Yesterday it came to the attention of the competitive League of Legends scene that Riot Games, the developer of the popular MOBA League of Legends, intends to take control of their game’s professional Chinese scene. Traditionally, this region has been managed by Tencent Holdings Limited, a large Chinese multi-conglomerate that touches everything from video game development to online auction sites. Tencent also happens to be Riot’s parent company and own approximately 93% of the company. Before starting to make moves to take control of this region, the only two major areas of play that they’ve had a hand in operating has been North America and Europe, where they have full control over everything. This trend was always likely to be continued into other scenes around the world. The news has scared many knowledgeable fans of the scene, let’s find out why.
There are many things that the Chinese scene have a chance to lose in this deal, but to be fair, Riot employee Whalen “Magnus” Rozelle has denied that they intend to take full control and that these talks focus mainly on “operations” and “presentations”. Despite his attempts to smooth things over with the community, I still have my doubts.
I’m going to start with a major one: the potential for the mass banning of professional Chinese players. It’s no secret that the Chinese community is what Riot has named “toxic”. Players, even ones at the highest level of the game, will rage their way through solo queue games and chew out their teammates. In the regions that Riot has full control of, this can and usually will result in some form of punishment, either through fines or suspension. Several players have also received long-term bans barring them from playing in the LCS for over a year. As I said, the Chinese community is often considered to be on a whole different level when it comes to “toxicity”. How would you feel if out of nowhere the Chinese pro player base was significantly weakened due to Riot’s bans?
In similar vain to player’s attitudes in game, when it comes to the Chinese pro league there is one well-known source of income for pro players: elo boosting. Although the elo rating system is no longer used, it is still a term grandfathered into the vocabulary of most LoL players. In this context, it simply refers to boosting a player’s rank by a significant amount. This is an extremely lucrative business in China and it is quite common for pro players there to partake in such activities to make some extra money on the side, or even because it’s part of their organization’s operations and they’re forced to! Recently, Yu “Xiao Wei Xiao” Xian, who is a Chinese native that was playing in North America for Team Impulse, was banned for this exact reason. Riot has shown that they have a “no tolerance” policy for modern players that have been caught boosting. How will this affect the LPL if they take over?
Like I said previously, “Magnus” has attempted to ease our worries about what they are planning to do in China. The two situations listed above, however, seem even more likely after his statement on reddit. “These include the consistency of the LPL from operations (rulings aligned with other pro leagues…” It is quite easy to interpret from this quote that they plan to bring the same level of “justice” from the west to China and it makes me fearful for the 2016 season.
There were several worries that fans had before his comment, but truthfully a simple response on a fan run forum doesn’t mean these are 100% ruled out for the future. Some of these include the potential of eliminated third party tournaments from the Chinese scene, something they’ve done in the west to the disappointment of many fans, and the fear that they might bring the LPL format (currently playing sets of two each week) in alignment with their LCS format (currently best of ones, one of the most hated ways of doing things). As I said before, I’m worried that they may be lying through their teeth here. If they don’t intend to change these aspects of the league, doesn’t that mean they accept that they are superior or at least just as good? If so, why don’t they bring the Chinese way of doing things to the west? It’s a style that many fans and even pro players have requested over the past few years.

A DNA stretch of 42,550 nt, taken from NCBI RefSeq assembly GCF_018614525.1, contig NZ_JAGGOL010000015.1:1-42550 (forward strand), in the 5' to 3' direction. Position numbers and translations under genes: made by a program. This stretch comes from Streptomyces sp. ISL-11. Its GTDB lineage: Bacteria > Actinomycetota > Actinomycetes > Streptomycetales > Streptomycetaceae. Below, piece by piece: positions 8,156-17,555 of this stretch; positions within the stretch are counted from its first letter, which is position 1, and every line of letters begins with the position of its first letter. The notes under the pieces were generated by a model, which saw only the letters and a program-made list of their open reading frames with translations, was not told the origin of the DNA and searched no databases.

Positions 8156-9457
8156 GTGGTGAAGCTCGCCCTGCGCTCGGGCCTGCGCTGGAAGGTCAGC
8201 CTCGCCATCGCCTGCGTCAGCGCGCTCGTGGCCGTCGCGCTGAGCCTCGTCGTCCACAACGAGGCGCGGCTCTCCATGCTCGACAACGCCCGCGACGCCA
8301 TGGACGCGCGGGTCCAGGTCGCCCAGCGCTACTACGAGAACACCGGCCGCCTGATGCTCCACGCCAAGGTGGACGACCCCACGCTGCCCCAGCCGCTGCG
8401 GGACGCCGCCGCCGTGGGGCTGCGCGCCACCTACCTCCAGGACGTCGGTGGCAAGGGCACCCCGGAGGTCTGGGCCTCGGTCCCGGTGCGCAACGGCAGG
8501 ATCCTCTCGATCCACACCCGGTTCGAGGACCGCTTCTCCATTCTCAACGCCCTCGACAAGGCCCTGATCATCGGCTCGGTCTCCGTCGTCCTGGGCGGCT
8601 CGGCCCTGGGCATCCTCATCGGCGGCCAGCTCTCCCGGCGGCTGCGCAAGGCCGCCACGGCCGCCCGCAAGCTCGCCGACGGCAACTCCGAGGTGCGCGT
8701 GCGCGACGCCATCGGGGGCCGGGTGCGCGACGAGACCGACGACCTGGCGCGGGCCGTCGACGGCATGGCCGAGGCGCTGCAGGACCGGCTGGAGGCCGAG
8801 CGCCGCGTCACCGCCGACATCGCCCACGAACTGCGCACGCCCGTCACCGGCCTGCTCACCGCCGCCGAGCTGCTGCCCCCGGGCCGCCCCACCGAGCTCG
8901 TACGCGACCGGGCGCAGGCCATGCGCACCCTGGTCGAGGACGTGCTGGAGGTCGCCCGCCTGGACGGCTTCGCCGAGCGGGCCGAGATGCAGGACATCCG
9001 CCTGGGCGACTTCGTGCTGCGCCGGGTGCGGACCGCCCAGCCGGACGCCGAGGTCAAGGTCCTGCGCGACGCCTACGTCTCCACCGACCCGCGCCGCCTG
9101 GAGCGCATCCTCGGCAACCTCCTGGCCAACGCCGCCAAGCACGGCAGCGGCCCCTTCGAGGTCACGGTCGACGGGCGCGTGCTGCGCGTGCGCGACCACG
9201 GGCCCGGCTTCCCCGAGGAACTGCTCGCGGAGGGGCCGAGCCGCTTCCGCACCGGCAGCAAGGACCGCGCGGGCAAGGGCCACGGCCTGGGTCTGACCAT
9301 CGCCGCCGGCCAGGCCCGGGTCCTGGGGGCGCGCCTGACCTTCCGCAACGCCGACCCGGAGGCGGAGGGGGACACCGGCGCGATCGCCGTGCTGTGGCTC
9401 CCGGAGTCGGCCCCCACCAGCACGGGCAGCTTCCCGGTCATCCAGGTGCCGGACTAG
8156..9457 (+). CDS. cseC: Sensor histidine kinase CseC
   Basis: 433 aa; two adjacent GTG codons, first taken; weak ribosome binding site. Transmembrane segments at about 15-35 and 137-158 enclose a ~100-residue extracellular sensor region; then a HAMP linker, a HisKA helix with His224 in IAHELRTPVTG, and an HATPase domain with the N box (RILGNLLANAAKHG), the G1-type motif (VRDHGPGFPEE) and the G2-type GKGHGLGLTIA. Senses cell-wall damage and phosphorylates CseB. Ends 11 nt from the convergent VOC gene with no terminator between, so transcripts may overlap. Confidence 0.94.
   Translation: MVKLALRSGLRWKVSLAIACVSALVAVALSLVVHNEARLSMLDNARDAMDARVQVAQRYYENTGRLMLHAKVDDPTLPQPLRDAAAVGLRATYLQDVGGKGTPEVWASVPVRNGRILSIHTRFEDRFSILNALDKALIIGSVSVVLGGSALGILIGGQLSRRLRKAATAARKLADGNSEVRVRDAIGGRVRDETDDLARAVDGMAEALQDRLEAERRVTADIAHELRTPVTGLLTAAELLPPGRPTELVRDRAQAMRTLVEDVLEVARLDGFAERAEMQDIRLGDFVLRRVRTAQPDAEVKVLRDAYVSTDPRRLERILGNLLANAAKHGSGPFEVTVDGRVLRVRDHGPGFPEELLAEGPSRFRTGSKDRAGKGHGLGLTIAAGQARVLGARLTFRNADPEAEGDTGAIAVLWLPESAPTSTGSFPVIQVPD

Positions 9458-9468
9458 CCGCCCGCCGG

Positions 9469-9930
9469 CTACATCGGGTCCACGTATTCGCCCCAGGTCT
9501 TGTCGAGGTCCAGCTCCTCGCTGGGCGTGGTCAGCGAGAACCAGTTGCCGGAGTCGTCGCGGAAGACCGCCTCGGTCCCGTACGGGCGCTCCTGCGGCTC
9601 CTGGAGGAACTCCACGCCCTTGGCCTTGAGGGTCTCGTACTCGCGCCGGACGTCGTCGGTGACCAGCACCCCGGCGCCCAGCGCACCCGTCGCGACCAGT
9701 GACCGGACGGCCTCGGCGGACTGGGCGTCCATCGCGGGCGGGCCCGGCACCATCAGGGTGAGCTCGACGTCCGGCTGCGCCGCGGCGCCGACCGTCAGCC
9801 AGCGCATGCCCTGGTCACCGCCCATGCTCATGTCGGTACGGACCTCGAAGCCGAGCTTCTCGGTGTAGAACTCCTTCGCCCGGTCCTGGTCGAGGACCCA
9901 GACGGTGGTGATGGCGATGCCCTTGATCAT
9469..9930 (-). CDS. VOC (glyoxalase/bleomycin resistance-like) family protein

Something that truly bothers me about Magnus’ statement was “…the ‘Riot’ that’s talking to Tencent now is Riot China. They’re a local team focused entirely on local issues. They’re free to disagree with ‘Riot NA’ or ‘Riot EU’ if they want.” It’s a well-known fact that Riot likes to keep things centralised and determine how things are going to be operated from their North American office. Could this allude to the idea that they’re attempting to cover up their plans to prevent more fan outrage?
Outside of issues touched by Magnus’ comment, there are a few more problems I have. The Chinese scene is famous for the amount of money that they throw around, each team is owned by multi-millionaires, making it similar to traditional sports. In the past, Riot has shown that they will block people who the don’t agree with from owning teams. Could Riot’s arrival spark a new age of previously unseen politics in the Chinese competitive world?
Riot expanding their influence throughout the eSports sphere has made many people uneasy. They’ve already pushed through KESPA to force the Korean scene to shift their format to be more similar to the rest of the world and with this news coming out, it seems like they’ll continue to weasel their way through other scenes as well. At this point, fans of the game can only hope that things don’t get too out of control.
What do you think about this news, are you worried or do you think the changes won’t be substantial enough to warrant any worrying? Let us know in the comments below and remember to follow us here at eSports Guru for all your League of Legends needs!